CURRENT TROPICAL CYCLONES
Tropical Cyclone 22S (Marian) is located approximately 1399 NM west of Learmonth, Australia…in the South Indian Ocean
Tropical Cyclone 23P (Niran) is located approximately 154 NM northeast of Cairns, Australia
 
Tropical Cyclone 22S (Marian)
https://www.metoc.navy.mil/jtwc/products/22S_020000sair.jpg Sustained 90 knot winds…with gusts to 110 knots (as of Warning Number 9) Here’s what the computer models are showing According to the JTWC, satellite imagery indicates that the convective cloud tops of cooled and the eye has become increasingly ragged over the past six hours. TC 22S has slowed significantly, becoming nearly quasi stationary over the past six hours, trapped between a near-equatorial ridge to the northeast, and a transient subtropical ridge to the south, which is effectively limiting much further poleward movement. While wind shear remains low 5-10 knots, upper-level divergence has is much weaker as the system becomes isolated for any tap into the deep westerlies. Upwelling of cooler waters, and the decrease in outflow are the limiting factors for any intensification in the near term. TC Marian will accelerate southeastward within the gradient between the ridge and the aforementioned trough after 24 hours in response. As the system translates southeastward it will move over steadily cooler water, and encounter convergent flow aloft, leading to steady weakening through 120 hours.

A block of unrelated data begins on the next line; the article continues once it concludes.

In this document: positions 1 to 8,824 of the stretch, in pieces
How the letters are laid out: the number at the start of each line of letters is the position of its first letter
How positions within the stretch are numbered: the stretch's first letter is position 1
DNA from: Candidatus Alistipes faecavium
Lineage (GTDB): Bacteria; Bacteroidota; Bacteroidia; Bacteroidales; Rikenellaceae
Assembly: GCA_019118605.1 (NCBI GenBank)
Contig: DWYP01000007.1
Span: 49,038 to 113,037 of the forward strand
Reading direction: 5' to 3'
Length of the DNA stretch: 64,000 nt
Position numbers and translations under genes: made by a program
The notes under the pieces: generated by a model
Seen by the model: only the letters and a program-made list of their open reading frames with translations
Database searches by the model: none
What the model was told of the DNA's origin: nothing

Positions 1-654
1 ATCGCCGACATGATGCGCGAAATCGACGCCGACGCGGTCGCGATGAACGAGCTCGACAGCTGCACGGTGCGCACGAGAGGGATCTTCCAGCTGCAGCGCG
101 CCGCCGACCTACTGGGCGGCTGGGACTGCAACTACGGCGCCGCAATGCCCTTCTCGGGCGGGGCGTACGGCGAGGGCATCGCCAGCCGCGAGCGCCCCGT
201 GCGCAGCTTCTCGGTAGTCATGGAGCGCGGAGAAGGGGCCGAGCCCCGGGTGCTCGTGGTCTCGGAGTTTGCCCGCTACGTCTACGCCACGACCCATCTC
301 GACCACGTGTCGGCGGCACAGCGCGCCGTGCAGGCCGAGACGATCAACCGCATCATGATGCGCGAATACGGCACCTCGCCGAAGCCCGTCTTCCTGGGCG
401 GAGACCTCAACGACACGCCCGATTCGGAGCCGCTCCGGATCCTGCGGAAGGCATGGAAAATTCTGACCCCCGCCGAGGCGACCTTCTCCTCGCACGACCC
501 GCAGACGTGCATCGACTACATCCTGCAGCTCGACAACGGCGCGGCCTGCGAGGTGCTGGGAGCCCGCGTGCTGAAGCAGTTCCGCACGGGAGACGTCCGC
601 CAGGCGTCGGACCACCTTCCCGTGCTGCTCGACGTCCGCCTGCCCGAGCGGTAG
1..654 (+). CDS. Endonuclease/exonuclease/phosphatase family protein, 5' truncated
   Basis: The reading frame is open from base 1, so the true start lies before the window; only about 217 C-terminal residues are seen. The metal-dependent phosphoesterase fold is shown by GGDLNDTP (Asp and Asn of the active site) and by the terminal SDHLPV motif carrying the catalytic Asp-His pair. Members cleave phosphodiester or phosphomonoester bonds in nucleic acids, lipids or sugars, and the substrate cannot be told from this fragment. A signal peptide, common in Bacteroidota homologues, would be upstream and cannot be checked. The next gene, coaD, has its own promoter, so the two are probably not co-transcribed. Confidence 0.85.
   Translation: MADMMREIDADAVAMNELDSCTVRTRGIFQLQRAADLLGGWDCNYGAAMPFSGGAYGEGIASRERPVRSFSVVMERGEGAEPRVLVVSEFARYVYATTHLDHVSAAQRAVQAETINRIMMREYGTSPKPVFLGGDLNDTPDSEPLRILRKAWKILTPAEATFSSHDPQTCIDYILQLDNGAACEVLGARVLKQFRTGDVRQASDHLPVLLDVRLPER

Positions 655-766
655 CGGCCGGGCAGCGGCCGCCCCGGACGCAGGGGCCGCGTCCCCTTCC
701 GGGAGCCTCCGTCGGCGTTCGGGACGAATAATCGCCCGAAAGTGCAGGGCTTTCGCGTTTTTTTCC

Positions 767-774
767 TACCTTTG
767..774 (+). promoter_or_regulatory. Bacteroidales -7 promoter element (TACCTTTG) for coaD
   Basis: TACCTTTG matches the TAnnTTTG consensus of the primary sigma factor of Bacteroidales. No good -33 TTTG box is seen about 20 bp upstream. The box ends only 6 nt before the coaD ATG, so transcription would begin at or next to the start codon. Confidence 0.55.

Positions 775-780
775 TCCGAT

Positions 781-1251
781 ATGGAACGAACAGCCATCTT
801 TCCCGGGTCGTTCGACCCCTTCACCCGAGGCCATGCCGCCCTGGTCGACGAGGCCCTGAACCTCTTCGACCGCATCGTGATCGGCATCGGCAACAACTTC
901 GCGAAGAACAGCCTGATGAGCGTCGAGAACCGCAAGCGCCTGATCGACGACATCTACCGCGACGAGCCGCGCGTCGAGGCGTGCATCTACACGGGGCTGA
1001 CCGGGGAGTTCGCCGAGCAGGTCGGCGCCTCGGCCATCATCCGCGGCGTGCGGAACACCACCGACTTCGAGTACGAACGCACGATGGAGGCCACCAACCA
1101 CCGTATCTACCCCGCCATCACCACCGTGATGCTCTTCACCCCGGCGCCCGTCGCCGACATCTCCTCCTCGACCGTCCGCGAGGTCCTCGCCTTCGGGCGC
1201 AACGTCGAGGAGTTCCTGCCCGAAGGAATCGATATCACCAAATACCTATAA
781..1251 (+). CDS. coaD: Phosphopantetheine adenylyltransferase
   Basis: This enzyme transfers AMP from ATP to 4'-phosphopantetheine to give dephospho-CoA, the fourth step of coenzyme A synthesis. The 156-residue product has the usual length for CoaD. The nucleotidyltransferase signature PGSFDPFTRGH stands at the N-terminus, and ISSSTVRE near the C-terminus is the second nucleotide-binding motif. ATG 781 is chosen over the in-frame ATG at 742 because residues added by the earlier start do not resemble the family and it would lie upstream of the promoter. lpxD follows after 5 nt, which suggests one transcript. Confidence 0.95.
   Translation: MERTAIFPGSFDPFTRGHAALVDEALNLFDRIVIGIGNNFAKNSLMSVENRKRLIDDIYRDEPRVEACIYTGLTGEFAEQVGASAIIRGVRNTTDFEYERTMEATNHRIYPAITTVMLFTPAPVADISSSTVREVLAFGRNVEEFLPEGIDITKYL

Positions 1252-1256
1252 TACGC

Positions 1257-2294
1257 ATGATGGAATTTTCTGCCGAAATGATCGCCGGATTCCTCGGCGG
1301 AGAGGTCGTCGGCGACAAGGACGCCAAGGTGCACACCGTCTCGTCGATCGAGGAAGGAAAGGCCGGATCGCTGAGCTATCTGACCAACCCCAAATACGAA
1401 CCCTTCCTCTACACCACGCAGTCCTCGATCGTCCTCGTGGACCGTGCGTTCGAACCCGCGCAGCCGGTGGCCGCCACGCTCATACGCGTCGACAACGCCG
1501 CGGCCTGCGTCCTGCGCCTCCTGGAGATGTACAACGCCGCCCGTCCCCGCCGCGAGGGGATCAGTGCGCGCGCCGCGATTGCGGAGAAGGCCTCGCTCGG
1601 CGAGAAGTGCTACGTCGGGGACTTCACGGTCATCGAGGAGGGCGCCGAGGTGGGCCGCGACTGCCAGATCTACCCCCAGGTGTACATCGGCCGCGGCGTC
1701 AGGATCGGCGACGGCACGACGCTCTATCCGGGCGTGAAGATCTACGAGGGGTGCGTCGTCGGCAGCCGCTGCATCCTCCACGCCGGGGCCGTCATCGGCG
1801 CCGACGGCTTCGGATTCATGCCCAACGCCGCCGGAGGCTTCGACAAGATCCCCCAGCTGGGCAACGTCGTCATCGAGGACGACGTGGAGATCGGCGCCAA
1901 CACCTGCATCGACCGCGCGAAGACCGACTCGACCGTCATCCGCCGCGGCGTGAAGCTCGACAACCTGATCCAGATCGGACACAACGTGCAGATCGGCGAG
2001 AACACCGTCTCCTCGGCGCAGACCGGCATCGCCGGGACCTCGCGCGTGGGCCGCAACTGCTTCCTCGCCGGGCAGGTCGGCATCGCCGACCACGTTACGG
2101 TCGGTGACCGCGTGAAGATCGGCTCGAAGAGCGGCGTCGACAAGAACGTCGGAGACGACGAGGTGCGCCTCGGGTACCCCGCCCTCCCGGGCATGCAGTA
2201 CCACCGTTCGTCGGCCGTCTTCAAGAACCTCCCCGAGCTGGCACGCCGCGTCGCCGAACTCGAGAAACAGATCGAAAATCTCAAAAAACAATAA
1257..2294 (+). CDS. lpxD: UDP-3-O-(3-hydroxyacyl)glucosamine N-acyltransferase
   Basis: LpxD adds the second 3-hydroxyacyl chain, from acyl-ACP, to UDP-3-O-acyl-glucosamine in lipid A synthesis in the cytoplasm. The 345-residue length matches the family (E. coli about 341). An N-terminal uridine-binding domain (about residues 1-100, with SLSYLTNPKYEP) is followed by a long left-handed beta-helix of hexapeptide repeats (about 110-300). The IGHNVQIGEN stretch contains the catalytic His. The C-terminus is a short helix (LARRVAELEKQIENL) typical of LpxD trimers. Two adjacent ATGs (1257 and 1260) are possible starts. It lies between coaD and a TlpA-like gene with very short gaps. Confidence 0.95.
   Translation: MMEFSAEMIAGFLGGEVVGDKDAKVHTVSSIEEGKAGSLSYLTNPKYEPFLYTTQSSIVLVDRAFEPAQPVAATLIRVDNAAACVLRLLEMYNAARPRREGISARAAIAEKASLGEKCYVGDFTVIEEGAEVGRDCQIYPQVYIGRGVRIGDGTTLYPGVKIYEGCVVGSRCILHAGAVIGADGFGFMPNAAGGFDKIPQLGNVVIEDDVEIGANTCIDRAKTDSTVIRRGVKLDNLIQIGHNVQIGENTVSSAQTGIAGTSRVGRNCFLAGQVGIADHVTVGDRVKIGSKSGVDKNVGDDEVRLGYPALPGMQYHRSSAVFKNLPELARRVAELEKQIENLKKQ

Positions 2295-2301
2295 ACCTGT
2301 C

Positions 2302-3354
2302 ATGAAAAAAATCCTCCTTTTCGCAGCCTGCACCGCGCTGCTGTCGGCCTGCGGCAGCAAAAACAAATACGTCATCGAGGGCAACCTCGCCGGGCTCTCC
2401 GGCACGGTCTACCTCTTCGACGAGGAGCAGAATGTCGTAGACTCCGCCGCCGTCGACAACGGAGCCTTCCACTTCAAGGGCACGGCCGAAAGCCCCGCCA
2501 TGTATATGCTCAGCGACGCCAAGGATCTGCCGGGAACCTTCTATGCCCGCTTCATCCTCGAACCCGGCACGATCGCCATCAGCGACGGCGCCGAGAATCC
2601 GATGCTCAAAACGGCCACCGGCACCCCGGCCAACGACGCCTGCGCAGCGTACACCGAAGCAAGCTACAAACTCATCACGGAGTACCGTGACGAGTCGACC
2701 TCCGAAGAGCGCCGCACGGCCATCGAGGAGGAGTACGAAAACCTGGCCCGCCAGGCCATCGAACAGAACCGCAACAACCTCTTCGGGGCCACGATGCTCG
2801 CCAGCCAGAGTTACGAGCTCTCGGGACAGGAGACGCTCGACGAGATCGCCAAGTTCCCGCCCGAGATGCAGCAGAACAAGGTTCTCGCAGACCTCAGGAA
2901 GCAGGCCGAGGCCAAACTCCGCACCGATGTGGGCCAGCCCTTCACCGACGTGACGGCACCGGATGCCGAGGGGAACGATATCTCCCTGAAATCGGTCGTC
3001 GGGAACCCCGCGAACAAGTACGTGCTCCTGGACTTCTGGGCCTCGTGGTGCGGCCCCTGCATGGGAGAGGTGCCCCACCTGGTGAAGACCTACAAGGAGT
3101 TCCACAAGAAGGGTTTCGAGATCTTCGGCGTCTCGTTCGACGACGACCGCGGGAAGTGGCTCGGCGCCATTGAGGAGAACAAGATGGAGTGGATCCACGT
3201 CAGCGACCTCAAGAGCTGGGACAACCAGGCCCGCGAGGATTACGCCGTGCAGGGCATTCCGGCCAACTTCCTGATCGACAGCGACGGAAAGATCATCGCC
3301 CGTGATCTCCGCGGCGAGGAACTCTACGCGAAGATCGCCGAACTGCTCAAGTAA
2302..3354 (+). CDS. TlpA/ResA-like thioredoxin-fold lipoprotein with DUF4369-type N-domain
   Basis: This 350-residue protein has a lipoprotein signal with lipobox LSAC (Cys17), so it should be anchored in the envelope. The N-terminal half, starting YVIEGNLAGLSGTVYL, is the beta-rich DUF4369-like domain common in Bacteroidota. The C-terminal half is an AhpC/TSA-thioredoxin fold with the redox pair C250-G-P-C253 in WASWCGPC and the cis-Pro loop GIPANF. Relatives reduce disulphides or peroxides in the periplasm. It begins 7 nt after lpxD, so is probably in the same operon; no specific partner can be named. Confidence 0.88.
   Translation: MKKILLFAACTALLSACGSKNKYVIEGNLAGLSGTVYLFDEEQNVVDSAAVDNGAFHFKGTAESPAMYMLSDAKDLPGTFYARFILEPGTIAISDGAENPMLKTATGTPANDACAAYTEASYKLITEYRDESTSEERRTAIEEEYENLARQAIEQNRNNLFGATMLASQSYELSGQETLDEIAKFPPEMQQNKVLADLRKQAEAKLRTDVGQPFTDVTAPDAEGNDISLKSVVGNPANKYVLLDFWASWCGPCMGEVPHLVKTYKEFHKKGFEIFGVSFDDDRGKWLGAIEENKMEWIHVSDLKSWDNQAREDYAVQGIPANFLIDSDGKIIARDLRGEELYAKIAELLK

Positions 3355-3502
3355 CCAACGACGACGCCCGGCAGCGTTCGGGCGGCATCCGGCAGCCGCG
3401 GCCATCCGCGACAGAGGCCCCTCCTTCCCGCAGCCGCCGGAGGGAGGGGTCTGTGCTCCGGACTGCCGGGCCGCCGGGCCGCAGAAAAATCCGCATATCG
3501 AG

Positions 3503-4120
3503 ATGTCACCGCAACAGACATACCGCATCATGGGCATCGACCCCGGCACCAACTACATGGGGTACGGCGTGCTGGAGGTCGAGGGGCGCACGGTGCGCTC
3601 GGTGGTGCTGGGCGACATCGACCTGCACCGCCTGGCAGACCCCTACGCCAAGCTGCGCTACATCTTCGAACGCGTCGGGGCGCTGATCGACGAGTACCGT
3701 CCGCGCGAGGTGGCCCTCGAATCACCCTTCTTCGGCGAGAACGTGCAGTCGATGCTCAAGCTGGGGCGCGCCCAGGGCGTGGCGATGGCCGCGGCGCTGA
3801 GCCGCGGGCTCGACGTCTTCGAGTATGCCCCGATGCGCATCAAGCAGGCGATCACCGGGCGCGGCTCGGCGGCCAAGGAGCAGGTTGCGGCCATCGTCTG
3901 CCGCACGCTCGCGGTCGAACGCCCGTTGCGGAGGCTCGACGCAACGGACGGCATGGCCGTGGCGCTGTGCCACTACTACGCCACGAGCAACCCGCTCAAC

Tropical Cyclone 23P (Niran)
https://www.metoc.navy.mil/jtwc/products/23P_020000sair.jpg Sustained 45 knot winds…with gusts to 55 knots (as of Warning Number 5) Here’s what the computer models are showing According to the JTWC, satellite imagery indicates the system remains disorganized, with flaring convection displaced west of the partially exposed low level circulation center. surface observations from Bougainville Reef and Arlington Reef, as well as animated radar data from Cairns provided good clarification on the initial position. The overall environment is weakly favorable, wind shear is low 5-10 knots from the east, and sea surface temperatures are very warm. However outflow pattern is somewhat disorganized with the primary outflow channel to the west and a weaker channel to the south. Due to the relatively weak outflow the system is expected to only slowly intensify for the first 24 hours. By 48 hours, as the system starts to move closer to a shortwave trough, outflow will improve as it begins to tap into the deep westerlies, allowing for a faster rate of intensification…to a peak of 70 knots by 120 hours.   Here’s a link to the Joint Typhoon Warning Center (JTWC)   For real-time information on current disasters download PDC’s free Disaster Alert mobile app available for your iOS or Android devices today! Also be sure to monitor PDC on Twitter, Facebook, and by accessing the web-accessible Disaster Alert from your computer, phone, or tablet.